Posts Tagged With: Miracle
Three years ago an evil atrocity fell upon the Kariega Game Reserve, as Thandi, Themba and a third rhino were mercilessly hacked by poacher’s axes.
Today we bear witness to nothing short of miraculous. As we celebrate the life of Thandi and her daughter, we also remember Themba and the tireless dedication of the staff surrounding them.
Now Kariega has announced, the little one has been most appropriately named- Thembi, meaning hope. Was there really any other choice?
For more on Thandi, try our new SEARCH function to see previous stories.
She was one of three rhino found poached in Kariega Game Reserve. Thandi was the only rhino to survive.
Since then this determined survivor has undergone surgery to help heal her opened sinus cavities with skin grafts. Not once, not twice, but about 12 times according to Dr. Will Fowlds. Thanks to efforts from Dr. Fowlds, Dr. Johan Marais, Dr. Gerhard Steenkamp and even a human plastic surgeon, Dr. Alistair Lamont, the team is dedicated to keeping this girl going.
In December, during one of her procedures, Dr. William Fowlds added an additional blood test to her usual profile that would measure any hormonal fluctuations. Very soon after, it was joyfully announced that Thandi was pregnant!
And with a gestation period between 485 and 540 days, her time is drawing near. All of us anxiously await for the miracle survivor to become a miracle mom.
Thandi’s recovery has been long and painful. Her character of resilience and determination have brought out the determination of all of us to help her and to protect others like her from the same awful brutality. Like a modern fairy tale, we route for this heroine to get her “happily ever after”, to continue living safe and healthy; and to be the mom nature intended her to be.
Christmas is a time to believe in miracles; a time of hope, faith and love. Please carry that with you as you go forth and spread the word about the war on poaching. Rhinos and elephants are poached at an alarming rate (2 a day for rhinos and 80 a day for elephants), and their future is uncertain. But, they are still here. And while they fight to survive, we must fight for them.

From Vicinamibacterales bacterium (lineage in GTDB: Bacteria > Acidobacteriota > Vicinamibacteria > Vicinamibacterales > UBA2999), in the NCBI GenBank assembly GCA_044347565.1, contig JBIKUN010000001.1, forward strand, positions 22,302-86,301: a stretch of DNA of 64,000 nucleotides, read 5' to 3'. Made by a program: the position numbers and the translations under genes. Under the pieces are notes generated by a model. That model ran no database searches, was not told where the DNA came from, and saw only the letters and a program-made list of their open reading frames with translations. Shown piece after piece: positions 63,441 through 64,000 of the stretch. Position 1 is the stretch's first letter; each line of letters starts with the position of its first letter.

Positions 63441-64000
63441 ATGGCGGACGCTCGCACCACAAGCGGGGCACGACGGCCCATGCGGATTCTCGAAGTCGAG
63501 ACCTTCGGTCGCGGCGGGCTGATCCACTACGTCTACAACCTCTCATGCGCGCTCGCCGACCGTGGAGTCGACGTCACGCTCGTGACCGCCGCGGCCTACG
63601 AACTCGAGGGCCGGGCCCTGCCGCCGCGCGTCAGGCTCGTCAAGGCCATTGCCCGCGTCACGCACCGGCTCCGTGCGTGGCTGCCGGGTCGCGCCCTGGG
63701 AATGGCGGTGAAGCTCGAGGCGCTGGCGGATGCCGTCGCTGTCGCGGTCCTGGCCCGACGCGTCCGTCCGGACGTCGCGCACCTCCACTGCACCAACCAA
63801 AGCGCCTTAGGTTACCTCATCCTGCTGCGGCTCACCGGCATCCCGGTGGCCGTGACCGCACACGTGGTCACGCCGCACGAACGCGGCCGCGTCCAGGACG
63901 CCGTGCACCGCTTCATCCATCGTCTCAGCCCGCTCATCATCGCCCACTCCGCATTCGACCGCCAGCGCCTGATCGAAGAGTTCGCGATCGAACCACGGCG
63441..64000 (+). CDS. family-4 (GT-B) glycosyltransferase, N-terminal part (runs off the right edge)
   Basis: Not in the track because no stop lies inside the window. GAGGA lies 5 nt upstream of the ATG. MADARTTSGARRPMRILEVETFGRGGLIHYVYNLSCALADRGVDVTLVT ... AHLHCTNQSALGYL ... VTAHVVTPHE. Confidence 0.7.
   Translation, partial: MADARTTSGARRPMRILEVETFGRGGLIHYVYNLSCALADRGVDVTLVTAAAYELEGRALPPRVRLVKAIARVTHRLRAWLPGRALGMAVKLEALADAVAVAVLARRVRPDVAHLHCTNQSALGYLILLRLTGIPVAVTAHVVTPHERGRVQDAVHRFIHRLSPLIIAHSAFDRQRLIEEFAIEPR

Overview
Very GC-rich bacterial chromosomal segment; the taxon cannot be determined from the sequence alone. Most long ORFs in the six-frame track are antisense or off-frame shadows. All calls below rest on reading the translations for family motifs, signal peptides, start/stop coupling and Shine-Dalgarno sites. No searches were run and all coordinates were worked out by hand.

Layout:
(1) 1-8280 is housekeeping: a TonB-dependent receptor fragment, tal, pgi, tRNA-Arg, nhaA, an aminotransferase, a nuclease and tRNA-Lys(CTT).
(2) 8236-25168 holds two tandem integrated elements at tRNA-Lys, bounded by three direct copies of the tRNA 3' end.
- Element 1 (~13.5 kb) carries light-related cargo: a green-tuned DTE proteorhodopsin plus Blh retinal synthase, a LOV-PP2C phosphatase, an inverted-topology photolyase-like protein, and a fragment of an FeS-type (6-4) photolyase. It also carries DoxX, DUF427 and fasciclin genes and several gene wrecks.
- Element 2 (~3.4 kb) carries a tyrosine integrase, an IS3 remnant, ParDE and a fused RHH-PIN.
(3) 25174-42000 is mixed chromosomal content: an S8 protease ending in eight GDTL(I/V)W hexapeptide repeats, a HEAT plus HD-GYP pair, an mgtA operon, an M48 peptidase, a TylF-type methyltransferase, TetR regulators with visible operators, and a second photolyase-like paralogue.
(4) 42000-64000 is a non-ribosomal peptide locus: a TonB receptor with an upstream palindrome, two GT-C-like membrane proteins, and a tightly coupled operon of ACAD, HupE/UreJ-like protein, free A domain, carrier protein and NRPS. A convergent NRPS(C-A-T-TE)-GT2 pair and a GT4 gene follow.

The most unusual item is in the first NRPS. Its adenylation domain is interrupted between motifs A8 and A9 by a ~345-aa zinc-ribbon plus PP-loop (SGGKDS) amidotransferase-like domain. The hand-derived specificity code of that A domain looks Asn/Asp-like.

If little Ntombi had the courage to fight the poachers away from her mom, then the determination to fight for survival after those same poachers turned on her with machete attacks, who are we not to keep fighting for her? (Ntombi’s story)
Little Kiliguni, the orphan elephant, found dehydrated , wandering alone through the savanna after his mother was poached, tail bitten off, and chunks taken out of his ears from the hyenas who came to feast on his mother’s poached body. He was resilient! Joining the other orphans, forming new familial bonds, and overcoming the odds. Who are we not to take on that spirit and soldier on for others like him? (Kilanguni’s story)
And the most phenomenal miracle of all: Miss Thandi. Poached, her face hacked open, blood loss, yet still trying to stand, telling us she wasn’t done yet. Treated again and again and again for her wounds, now pregnant! Fighting to survive and to carry on, now gifting the world with another life. How dare anyone give up hope now? If Thandi can carry on, have the will, the strength to persevere, we MUST persevere as well. (Thandi’s story)
These animals fought for their lives, they are sending us the message they want and need to carry on. We must balance the scales, and help them not just to survive, but to thrive. The dream of seeing a crash of rhino in the wild or a giant heard of elephants marching through the savana-it can come true. It will if we unite and work toward this.
Do not give up.
To donate to Helping Rhinos/Fight for Rhinos, please go to the donations page on the top or click on one of the donations buttons.
Amidst the hundreds of rhinos slaughtered in 2012, one rhino beat the odds. Her name is Thandi.
In early March of 2012 three rhinos were found poached in the Kariega Game Reserve. One immediately
died. The remaining two made it through the night. The survivors-Thandi (meaning love) and Themba
(meaning hope) were tended to with intense veterinary care.
Unfortunately after 24 days, Themba died.
Thandi lived. She fought a long, painful battle, but miraculously recovered. She lives without a
horn, without her companions, but she lives with hope. Perhaps the one thing that almost killed her
(having a horn) will now be her salvation.
To follow more about Thandi’s story go to http://www.helpingrhinos.org or http://www.kariega.co/about-us/help-save-our-rhino-project